From the day De Villiers took up his post as Springbok coach, there was a deafening chorus of disapproval, with insinuations that his was a token appointment. Even as the results proved Div was indeed the man for the job, despite having proved his mettle with the “baby Boks”, the snipers were ready with their cowardly arsenal.

What troubled me most about this “Jake Wants Boks Back” poster was that earlier on in the morning I had read a most disturbing column by Kevin McCallum about boorish rugby fans in Bloemfontein hurling racial insults at Bryan Habana. Now Bryan Habana is one of the finest athletes in the world, and one of the most polished rugby players on the globe. Yet some Neanderthal rugby supporter feels qualified to insult him as a kind of outsider, an intruder of sorts into the hallowed sanctuary of rugby. Such behaviour should be rooted out in rugby, and given the abundance of technology, fans that hurl such insults should be identified, prosecuted and banned for life from rugby games. This is the only punishment that will put an end to some of worst habits among some fans of South African rugby.

Of course in this environment, it has not helped that so many so-called rugby experts and analysts have weighed in, with some stooping so low as to suggest that Div is technically inept. That is just a fabrication of their own devious minds, because Div’s CV clearly shows that the man has earned his stripes in this hard game. It is not as if he appeared out of nowhere to lead the Boks. On the contrary, he had coached unfashionable sides like the Valke, instilling in the Springs-based side a desire to win that gave them many respectable Currie Cup performances. He has a breath-taking knowledge of rugby and is steeped in the culture of the game.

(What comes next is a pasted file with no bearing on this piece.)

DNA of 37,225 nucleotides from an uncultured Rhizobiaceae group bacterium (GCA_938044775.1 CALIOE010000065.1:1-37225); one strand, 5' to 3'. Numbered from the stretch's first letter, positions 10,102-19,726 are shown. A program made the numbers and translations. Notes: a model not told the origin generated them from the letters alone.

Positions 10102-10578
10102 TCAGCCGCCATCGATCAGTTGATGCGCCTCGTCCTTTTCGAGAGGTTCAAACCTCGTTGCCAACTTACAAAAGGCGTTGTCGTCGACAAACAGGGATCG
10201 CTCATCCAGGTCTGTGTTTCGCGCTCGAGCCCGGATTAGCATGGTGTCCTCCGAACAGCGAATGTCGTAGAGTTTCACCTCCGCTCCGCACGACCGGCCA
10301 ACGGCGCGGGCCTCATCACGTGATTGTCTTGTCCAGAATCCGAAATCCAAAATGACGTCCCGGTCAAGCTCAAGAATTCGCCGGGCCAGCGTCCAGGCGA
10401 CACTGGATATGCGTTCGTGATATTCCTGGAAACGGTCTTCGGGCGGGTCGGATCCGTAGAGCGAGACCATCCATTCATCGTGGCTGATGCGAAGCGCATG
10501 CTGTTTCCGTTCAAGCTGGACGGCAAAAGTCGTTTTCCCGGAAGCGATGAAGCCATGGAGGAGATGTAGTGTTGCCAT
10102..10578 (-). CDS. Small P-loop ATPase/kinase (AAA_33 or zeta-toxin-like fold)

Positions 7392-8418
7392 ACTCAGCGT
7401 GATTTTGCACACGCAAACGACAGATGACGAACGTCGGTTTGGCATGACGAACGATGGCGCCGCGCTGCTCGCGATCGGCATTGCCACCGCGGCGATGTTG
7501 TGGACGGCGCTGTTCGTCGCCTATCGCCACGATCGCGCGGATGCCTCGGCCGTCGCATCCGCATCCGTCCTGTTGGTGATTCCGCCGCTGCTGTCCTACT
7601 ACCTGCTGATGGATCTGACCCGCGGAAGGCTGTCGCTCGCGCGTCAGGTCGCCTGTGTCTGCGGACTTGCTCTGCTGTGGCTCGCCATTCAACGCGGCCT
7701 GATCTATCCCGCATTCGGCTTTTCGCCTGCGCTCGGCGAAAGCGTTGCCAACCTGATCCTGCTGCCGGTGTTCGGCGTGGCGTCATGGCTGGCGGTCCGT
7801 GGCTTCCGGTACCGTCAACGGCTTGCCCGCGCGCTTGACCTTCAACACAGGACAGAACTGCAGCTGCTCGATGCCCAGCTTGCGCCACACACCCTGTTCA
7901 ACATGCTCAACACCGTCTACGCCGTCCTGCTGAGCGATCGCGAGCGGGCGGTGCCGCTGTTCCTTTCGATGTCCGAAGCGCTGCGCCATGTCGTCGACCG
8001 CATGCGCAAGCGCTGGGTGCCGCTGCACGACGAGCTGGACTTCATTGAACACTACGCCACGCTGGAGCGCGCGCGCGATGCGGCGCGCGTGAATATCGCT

Like Jake before him, Div had achieved success with the “baby Boks”, and if anything, his resumé and that of Jake look remarkably similar. You would imagine that analysts would then confine themselves to on-the-field success, but Div’s tenure has been a success, and it is only when he goes through lean spells that the vultures swoop in on him ready for the kill.

For all the spectacle of reconciliation that rugby in Soweto provided, it seems that there are elements within rugby that hold on to all sorts of racial nonsense about rugby and to whom this game belongs. Rugby has a lot to answer for and if ever it is to fully shed its image as a game steeped in a long and terrible culture of exclusion, it has to get rid of these people that regularly shame the game. In this context, it is telling that so many of the leading figures in rugby weighed in on the Bees Roux case by expressing their support for the giant player, but totally failing to acknowledge the victim.

If we return for a moment to those that are calling for Div to be axed – sure the Springboks have had a poor run of late. They gave up their Tri-Nations crown before the one victory at Loftus, but this does not cancel out Div’s stellar run of previous performances. Here is a coach who won at Dunedin in New Zealand, breaking a string of Bok losses that stretched back 80 years. But who did the analysts praise for this win? The captain, yes, the captain, who wasn’t even on the field as he had travelled back to South Africa, leaving Victor Matfield to enforce Div’s instructions on the field.


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Europe is deeply resentful that the Fifa World Cup is coming to Africa

My latest column in The Daily Maverick

Someone finally had to say it. Europe is deeply resentful that the Fifa World Cup is coming to Africa.